In any case humans have the extra ability to think about our own thoughts and feelings and to make considered, not instinctive decisions. In such cases it is reasonably clear that conscious thought precedes decision. At any rate I reckon that Einstein did his work that way round!
A former member
Post #: 64
Hi Andrew,

I stand corrected. I will try to do better. lol


Peter: I agree with your comments in your last post except at 'report on a p-conscious event'. The house rules on this thread apply to everyone and you will have to re-phrase in plain English if you wish me to reply. Apologies but I am not going to search through the huge message list to check exactly what your phrase means.


I originally said:

This concept of a mental picture does trouble me. If there is any suggestion that is is indeed "pictorial" then I fear we are trying to report on a p-conscious event. As it happens I don't think that's what Andrew meant, but as I'm guessing I'll say no more for now.

so I was referring to your phrase "mental picture" and to Camilla's comments on it. You use that phrase to try to explain your idea of how consciousness differs from awareness which is a point where you and I differ so I find it harder to understand what you are really trying to say. If we take that phrase literally, which is how Camilla seemed to be taking it, it does look as if you are trying to suggest that consciousness necessarily equates to thinking in pictures. I was trying to make two points:
1. Though I didn't understand what you were trying to say, I doubted that you were suggesting that "consciousness necessarily equates to thinking in pictures".
2. But if that is what you were suggesting, I felt that it was close to trying to do what we have all agreed (I think) is impossible, namely to objectively describe the sort of sensations and subjective experiences that occur inside our minds.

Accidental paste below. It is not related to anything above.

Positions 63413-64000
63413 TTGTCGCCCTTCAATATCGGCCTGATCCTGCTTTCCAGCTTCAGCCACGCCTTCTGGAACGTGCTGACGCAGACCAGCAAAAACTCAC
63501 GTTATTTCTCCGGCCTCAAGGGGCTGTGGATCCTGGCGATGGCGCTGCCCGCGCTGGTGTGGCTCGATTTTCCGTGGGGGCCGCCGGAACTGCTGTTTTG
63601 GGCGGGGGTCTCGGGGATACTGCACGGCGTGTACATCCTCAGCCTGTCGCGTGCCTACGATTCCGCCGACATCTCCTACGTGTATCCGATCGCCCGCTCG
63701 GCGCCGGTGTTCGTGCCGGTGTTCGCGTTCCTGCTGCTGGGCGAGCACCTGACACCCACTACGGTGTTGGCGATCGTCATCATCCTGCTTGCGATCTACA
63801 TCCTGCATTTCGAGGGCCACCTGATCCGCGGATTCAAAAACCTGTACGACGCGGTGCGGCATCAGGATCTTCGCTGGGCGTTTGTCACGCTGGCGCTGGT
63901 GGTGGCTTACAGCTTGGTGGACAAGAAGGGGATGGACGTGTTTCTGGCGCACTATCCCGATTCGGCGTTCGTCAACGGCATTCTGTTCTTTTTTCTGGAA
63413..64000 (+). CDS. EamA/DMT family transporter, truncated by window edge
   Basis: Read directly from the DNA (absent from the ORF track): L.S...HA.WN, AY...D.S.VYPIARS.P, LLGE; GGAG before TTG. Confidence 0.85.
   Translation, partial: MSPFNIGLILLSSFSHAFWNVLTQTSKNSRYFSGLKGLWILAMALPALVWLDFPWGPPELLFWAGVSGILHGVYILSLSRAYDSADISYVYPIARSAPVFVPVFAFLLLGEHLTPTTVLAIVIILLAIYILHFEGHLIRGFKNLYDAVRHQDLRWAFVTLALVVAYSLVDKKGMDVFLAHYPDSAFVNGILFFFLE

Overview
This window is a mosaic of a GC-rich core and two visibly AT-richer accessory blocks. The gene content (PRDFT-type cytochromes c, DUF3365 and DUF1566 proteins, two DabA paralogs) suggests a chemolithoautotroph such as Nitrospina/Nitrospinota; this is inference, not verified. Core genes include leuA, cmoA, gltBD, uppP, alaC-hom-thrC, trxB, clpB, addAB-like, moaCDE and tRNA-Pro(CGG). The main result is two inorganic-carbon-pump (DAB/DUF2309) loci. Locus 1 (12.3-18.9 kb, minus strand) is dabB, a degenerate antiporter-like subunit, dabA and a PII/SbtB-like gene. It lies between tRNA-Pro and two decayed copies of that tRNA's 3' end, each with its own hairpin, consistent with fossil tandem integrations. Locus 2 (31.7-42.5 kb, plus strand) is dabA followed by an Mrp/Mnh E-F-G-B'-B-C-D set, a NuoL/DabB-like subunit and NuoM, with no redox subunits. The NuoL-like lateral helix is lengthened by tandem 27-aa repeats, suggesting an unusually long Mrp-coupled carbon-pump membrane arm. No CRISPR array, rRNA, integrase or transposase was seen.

Peter

lan B.
user 10895495
London, GB
Post #: 115

Hello Andrew. Exciting development! I'm replying to your first mail in the thread:


OK Ian, about your question 'What is consciousness?' I will try to tackle this using plain English at all times ..

(Duly chastised .. )

and if anyone does not understand my meaning they should say so please. Equally if I do not understand what anyone else is saying I will ask for full clarification in terms of plain English before we can proceed.

Right then, here are some home-made definitions:

An ' information processor' is defined as any kind of entity that accepts data or physical inputs, that processes that data and uses the results of that processing to generate data or physical outputs. (Thus, both computers and humans fit the definition.)

Agreed.

An 'autonomous information processor' is defined as an information processor that acts without external programming or control of its ongoing processes. (Adaptive neural networks are intended to fit this definition.)

Agreed.

An 'automaton' is defined as an autonomous information processor whose inputs and outputs refer to its own environment. (So inputs correspond to sensory inputs and outputs correspond to directed physical actions. Humans and animals fit this definition, but probably no robots at present. Future robots that are unprogrammed, instead fully relying on adaptive neural networks, would qualify.)

Agreed.

An automaton is defined to be 'aware' if it applies its processes to formulate and maintain an internal representation of the world in order to inform its output choices.

Good. You’re drawing the essential distinction between some system – whether human or other advanced animal on the one hand, or instead some very advanced technology on the other – supporting some internally, physically wired up intellectual construct, rather than it being conscious.

Software, of course, embodies our decisions-in-advance as to how we – or in “expert systems”, the most able domain-specialists on the planet – would deal with certain contingencies if they were to arise. (The effectiveness with which such contingencies are actually anticipated is a good indication of the calibre of both the software writing and the prior think-tanking.)

That is – as briefly argued for in my own paper – thinking is a class of virtual operations. It is a series of rehearsals as to how we would meet situations were they to arise. That is, again, that ironically thinking “belongs to the external world” rather than “to us”. Most of the templates for the styles of thinking of each of us as individuals are supplied courtesy of the overlapping cultures in which each of us is embedded. We draw on the accumulated expertise of at least tens of thousands of years of the experiences, the trial-and-error responses, and, since, say, the Greeks, the cultivated capacity to think serially, hierarchically, building on the work of previous generations in a highly constrained, disciplined way, on the basis of definitions, postulates, axioms and proven theorems. The ideal model for this is of course mathematics, but it’s also clearly present in board games such as chess, and allied to a systematic observation and classification of how the non-human world works, the “game” becomes that of the natural sciences.